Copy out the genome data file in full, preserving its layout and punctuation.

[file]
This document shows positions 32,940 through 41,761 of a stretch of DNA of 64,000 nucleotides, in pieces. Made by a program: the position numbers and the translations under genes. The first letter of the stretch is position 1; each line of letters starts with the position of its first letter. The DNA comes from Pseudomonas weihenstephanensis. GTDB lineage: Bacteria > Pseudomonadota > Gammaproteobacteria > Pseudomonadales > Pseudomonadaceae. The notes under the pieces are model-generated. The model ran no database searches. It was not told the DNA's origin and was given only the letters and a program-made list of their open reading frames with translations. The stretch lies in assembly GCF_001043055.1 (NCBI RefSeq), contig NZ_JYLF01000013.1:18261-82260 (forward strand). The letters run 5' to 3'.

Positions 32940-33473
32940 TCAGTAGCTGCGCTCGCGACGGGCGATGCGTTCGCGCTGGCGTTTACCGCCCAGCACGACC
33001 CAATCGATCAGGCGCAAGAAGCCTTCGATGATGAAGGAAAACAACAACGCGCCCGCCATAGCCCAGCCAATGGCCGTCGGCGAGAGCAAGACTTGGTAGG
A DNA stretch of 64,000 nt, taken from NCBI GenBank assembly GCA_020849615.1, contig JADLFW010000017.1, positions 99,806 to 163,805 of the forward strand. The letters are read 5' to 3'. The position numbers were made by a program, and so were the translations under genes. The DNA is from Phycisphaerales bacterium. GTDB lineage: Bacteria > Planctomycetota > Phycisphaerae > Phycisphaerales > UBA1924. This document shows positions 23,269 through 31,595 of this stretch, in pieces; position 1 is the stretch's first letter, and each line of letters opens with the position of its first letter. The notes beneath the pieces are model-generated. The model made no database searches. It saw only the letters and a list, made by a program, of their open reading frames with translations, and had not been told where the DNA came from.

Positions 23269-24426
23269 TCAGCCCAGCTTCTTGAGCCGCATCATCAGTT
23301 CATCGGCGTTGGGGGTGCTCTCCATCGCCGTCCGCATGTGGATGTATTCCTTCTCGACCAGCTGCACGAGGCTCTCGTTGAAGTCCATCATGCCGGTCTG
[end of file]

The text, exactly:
This document shows positions 32,940 through 41,761 of a stretch of DNA of 64,000 nucleotides, in pieces. Made by a program: the position numbers and the translations under genes. The first letter of the stretch is position 1; each line of letters starts with the position of its first letter. The DNA comes from Pseudomonas weihenstephanensis. GTDB lineage: Bacteria > Pseudomonadota > Gammaproteobacteria > Pseudomonadales > Pseudomonadaceae. The notes under the pieces are model-generated. The model ran no database searches. It was not told the DNA's origin and was given only the letters and a program-made list of their open reading frames with translations. The stretch lies in assembly GCF_001043055.1 (NCBI RefSeq), contig NZ_JYLF01000013.1:18261-82260 (forward strand). The letters run 5' to 3'.

Positions 32940-33473
32940 TCAGTAGCTGCGCTCGCGACGGGCGATGCGTTCGCGCTGGCGTTTACCGCCCAGCACGACC
33001 CAATCGATCAGGCGCAAGAAGCCTTCGATGATGAAGGAAAACAACAACGCGCCCGCCATAGCCCAGCCAATGGCCGTCGGCGAGAGCAAGACTTGGTAGG
A DNA stretch of 64,000 nt, taken from NCBI GenBank assembly GCA_020849615.1, contig JADLFW010000017.1, positions 99,806 to 163,805 of the forward strand. The letters are read 5' to 3'. The position numbers were made by a program, and so were the translations under genes. The DNA is from Phycisphaerales bacterium. GTDB lineage: Bacteria > Planctomycetota > Phycisphaerae > Phycisphaerales > UBA1924. This document shows positions 23,269 through 31,595 of this stretch, in pieces; position 1 is the stretch's first letter, and each line of letters opens with the position of its first letter. The notes beneath the pieces are model-generated. The model made no database searches. It saw only the letters and a list, made by a program, of their open reading frames with translations, and had not been told where the DNA came from.

Positions 23269-24426
23269 TCAGCCCAGCTTCTTGAGCCGCATCATCAGTT
23301 CATCGGCGTTGGGGGTGCTCTCCATCGCCGTCCGCATGTGGATGTATTCCTTCTCGACCAGCTGCACGAGGCTCTCGTTGAAGTCCATCATGCCGGTCTG